Rio Secco Golf Club Uses Temporary Closure to Tackle Turf Aerification

Exceptional conditions to greet golfers upon reopening

The temporary closure of Rio Secco Golf Club to help flatten the curve of COVID-19 spread in Las Vegas has provided the club with an opportunity to aerate the golf course without disrupting play. The goal is to make the best of a bad situation, delivering excellent playing conditions once Rio Secco – one of Las Vegas’ top golf courses – reopens for public play.

“The biggest advantage we have right now is that the course is closed. We’re going to see how long it will take to punch everything without disruption,” said Randy Key, superintendent of Rio Secco Golf Club. “We will complete this aerification, and then focus on some detail cleaning around trees as well as other tasks. Next greens core aerification will coincide with our annual closure for overseed in the fall.”

The Why and How of Aeration

Over time, organic matter such as decaying roots and grass stems under the green’s surface become too thick and begins to behave like a sponge, holding water at the surface after rain or irrigation. This inhibits root growth and reduces oxygen levels in the soil, which causes turf decay and even death.

“My philosophy behind aerification is if your roots can’t breathe, they will eventually suffer from lack of oxygen/carbon dioxide exchange, which is very vital to plant health,” said Key.

The aerification process provides growing room for grass roots and helps keep the turf healthy by increasing the amount of oxygen to the roots. Increased oxygen means deeper roots, which in turn, create the pure, true-rolling putting surfaces golfers enjoy at Rio Secco.

The agronomy team fires up specialized core aerification machine, which looks something like a torture device from a horror film, and physically remove up to half-inch-diameter plugs of turf and soil. The excess airflow in the turf allows moisture to evaporate quickly, promotes gas exchange in the soil and results in stronger root systems.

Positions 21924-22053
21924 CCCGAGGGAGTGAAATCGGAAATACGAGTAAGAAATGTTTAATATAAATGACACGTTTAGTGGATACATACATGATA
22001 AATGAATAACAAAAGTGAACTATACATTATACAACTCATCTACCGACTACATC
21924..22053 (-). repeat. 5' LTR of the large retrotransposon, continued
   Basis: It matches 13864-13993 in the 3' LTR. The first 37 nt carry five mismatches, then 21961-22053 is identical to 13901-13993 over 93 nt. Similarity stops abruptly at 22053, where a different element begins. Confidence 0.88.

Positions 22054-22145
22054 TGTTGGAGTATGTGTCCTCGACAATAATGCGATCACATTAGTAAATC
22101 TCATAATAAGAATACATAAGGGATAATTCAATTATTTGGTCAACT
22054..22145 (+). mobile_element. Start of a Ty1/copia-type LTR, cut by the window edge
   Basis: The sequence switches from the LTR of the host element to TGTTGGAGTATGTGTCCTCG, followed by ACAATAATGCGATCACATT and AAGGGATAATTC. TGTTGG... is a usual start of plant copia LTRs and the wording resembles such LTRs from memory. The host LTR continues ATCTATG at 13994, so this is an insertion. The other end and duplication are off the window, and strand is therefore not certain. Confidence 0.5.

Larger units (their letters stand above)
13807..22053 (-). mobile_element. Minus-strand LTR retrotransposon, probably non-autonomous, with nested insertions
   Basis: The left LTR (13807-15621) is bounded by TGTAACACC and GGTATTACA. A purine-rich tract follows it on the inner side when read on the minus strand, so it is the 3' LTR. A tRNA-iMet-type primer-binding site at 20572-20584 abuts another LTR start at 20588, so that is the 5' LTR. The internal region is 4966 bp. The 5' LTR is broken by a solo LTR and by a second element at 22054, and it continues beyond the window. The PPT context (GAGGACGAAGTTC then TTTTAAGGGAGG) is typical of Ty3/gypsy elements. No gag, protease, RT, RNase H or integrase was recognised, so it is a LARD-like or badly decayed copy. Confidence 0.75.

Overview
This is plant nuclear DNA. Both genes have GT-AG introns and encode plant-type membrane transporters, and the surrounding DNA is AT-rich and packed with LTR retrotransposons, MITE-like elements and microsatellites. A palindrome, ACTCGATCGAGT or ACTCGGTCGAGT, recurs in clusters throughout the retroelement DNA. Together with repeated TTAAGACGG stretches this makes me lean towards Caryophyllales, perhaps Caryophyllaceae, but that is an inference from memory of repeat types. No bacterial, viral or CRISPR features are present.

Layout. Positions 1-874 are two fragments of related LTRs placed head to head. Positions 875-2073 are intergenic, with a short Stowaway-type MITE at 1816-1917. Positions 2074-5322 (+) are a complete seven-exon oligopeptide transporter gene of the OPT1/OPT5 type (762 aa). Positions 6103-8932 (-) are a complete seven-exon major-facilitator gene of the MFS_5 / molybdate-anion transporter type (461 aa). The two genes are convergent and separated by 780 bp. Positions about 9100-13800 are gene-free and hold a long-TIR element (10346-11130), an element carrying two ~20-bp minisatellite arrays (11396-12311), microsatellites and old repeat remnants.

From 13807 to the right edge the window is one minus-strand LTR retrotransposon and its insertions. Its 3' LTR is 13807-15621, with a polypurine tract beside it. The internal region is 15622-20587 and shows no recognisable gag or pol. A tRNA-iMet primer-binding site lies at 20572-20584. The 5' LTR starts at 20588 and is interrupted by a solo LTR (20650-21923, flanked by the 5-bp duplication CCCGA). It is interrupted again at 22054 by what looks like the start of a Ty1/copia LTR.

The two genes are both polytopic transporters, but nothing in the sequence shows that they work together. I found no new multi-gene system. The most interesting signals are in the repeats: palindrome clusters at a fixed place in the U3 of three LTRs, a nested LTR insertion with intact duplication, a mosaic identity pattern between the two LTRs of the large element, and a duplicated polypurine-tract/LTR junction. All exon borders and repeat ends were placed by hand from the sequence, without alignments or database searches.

Post-Aeration Play

Greens are aerified twice a year, usually in Spring – around Easter – and then again in conjunction with the annual overseeding process in August/September. When are they good to go for golfers?

“Everything should be nice and healed within two or three weeks depending on Mother Nature,” said Key. “Might be able to see the holes in the fairways a bit longer, but it’s not a concern from a playability standpoint.”

Ultimately it’s a personal call. Golfers seem to be of two minds: some prefer taking a pass, while others are happy to swing away, pencil-in an auto-two-putt, and relish time spent with family and friends overlooking the Las Vegas Strip from Rio Secco’s lofty vantage point. Lastly, it’s always nice to save a few bucks with the reduced rates offered as the putting surfaces heal.

Ready for the Return of Play

Since no golfer wants to hear the word “aerification,” the maintenance team is getting it done during a window of opportunity provided by the fallout from the COVID-19 pandemic. Rio Secco Golf Club is widely considered one of the best in the Las Vegas area, with a strong reputation among avid and core golfers worldwide. When the gates swing open, they’ll find the same exceptional Vegas golf experience waiting for them.

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